Carnap’s Ideal of Explication and Naturalism by Pierre Wagner (auth.)

By Pierre Wagner (auth.)

The ebook includes a sequence of chapters on Carnap's perfect of explication as a substitute to the naturalistic conceptions of technology, surroundings it in its ancient context, discussing particular circumstances of explications, and enriching the on-going debate on conceptual engineering and naturalism in analytic philosophy.

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Extra resources for Carnap’s Ideal of Explication and Naturalism

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Thyssen adhered to the position of critical realism (which is to be distinguished from ‘naïve’ realism). In a relevant paper, Thyssen critically notes that ‘the treatment of the problem of realism’ has, in German philosophy, ‘mostly been characterized by neglect of this basic problem ever since the recession of neo-Kantianism and the wake of Lebensphilosophie’. The reasons for this neglect, according to Thyssen, are ‘a lack of interest’ on the one hand, but also, on the other hand, ‘that realism has been forced onto the defensive by positions in some way linking the world to the subject’ (Thyssen 1959, p.

Heyting (cf. Becker 2005b, pp. 127, 130 and esp. 131–2). , p. 126). But then, he adds: What interests me most is the following question: To what extent is intuitionist mathematics (as developed so far) able to provide a foundation for theoretical physics? This question seems to me to be a philosophically decisive one. , p. ] life’ (Carnap 1928a/2003, p. xviii, preface to the first edition). F. Gethmann (1988, pp. 21 Admittedly, however, Heidegger exaggerates the instrumentalism of life through a heroism of life – through Entschlossenheit and Eigentlichkeit.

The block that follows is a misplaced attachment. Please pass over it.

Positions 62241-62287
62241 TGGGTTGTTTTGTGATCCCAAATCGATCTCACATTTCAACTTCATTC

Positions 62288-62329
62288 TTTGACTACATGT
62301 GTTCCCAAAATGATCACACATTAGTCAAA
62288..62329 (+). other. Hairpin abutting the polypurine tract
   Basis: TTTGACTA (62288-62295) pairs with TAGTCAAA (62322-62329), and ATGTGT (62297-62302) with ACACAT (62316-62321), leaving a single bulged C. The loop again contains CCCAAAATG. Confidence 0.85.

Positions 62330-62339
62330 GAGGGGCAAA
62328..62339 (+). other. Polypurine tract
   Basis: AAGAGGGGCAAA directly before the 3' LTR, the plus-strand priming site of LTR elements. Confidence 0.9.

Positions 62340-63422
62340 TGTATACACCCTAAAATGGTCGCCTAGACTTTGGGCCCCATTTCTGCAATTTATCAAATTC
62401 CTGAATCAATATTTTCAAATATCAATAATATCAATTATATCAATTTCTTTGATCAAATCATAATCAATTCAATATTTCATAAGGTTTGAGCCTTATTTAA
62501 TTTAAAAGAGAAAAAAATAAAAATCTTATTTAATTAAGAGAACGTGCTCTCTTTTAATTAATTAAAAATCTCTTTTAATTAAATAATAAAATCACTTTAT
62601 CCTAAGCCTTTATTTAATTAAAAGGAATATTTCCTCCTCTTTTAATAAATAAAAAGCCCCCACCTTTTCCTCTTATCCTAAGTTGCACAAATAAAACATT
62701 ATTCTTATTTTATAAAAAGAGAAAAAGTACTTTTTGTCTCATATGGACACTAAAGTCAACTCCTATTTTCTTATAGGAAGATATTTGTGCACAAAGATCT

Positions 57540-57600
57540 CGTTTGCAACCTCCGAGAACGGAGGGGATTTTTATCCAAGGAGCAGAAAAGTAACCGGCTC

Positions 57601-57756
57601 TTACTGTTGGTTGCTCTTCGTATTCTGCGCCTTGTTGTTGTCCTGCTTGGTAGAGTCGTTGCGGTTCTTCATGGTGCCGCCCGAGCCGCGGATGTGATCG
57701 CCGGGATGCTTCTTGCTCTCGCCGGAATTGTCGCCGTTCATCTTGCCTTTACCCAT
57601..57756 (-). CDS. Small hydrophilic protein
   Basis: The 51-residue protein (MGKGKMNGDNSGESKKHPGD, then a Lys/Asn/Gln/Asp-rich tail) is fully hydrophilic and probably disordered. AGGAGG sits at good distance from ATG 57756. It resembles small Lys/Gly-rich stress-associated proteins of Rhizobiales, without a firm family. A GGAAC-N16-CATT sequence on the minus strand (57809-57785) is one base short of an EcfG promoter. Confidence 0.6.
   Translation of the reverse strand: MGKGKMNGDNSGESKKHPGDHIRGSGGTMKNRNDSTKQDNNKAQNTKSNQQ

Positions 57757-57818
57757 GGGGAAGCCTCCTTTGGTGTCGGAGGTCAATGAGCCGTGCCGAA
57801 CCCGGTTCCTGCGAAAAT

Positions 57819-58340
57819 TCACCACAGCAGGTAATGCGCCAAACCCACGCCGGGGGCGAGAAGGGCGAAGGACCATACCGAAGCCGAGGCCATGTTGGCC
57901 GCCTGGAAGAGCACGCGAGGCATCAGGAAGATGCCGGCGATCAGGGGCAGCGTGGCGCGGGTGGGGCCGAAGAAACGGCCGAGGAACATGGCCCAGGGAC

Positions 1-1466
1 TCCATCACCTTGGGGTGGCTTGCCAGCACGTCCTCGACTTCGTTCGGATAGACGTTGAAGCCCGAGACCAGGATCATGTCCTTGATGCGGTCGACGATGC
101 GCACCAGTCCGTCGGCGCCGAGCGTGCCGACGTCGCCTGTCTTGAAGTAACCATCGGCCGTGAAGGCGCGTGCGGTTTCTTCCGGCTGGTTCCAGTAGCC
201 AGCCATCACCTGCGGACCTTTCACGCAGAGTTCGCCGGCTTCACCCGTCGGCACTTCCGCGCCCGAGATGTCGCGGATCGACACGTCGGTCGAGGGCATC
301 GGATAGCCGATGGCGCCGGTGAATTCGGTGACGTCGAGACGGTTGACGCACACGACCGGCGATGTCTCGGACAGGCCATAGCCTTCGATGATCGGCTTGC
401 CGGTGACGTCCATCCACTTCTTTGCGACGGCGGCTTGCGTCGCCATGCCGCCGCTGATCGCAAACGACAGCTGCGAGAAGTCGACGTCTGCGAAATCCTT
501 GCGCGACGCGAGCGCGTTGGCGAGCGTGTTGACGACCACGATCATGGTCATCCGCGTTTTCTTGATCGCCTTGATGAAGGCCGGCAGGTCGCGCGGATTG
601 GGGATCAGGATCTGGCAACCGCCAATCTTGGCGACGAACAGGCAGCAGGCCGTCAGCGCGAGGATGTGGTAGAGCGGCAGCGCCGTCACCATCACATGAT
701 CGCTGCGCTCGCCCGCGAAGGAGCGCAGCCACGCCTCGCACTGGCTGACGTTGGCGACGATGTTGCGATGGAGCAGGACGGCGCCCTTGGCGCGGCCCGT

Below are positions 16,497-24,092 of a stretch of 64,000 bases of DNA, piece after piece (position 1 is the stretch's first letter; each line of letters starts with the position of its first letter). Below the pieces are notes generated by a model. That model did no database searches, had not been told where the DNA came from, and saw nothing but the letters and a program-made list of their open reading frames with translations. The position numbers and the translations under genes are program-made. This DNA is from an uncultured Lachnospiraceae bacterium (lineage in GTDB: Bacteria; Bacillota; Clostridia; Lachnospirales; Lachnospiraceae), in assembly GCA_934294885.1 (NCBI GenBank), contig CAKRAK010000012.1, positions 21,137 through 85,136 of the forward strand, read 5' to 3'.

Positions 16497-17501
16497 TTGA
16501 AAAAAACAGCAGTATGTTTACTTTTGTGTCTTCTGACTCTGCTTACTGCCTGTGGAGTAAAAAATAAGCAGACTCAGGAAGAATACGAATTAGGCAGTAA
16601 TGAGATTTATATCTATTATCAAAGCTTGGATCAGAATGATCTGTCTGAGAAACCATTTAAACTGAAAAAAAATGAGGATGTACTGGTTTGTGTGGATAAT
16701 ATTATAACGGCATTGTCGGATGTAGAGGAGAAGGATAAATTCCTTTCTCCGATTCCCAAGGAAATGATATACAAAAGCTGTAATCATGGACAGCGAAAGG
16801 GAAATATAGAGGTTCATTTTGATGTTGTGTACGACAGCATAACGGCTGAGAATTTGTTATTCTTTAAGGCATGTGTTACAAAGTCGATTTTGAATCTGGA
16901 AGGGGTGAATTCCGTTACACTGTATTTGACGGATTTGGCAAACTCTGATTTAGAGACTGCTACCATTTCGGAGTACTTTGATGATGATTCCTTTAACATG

Formal languages are central to Carnap’s philosophical enterprise because it is by their means that the precise communication of the logical and linguistic elements of a scientific language or theory may be achieved, and because they help us make rigorous the intuitive distinction between formal and empirical justifications in science. These tools clarify our expression of the ontological, semantical, and logical commitments of a speaker, aiding in the resolution or at least clarification of philosophical ‘disputes’ – which in certain cases, Carnap believed, were ultimately based upon nothing more, and nothing less, than choice of logic and/or language: a choice that might be defended on pragmatic, but not a priori compelling rational grounds.

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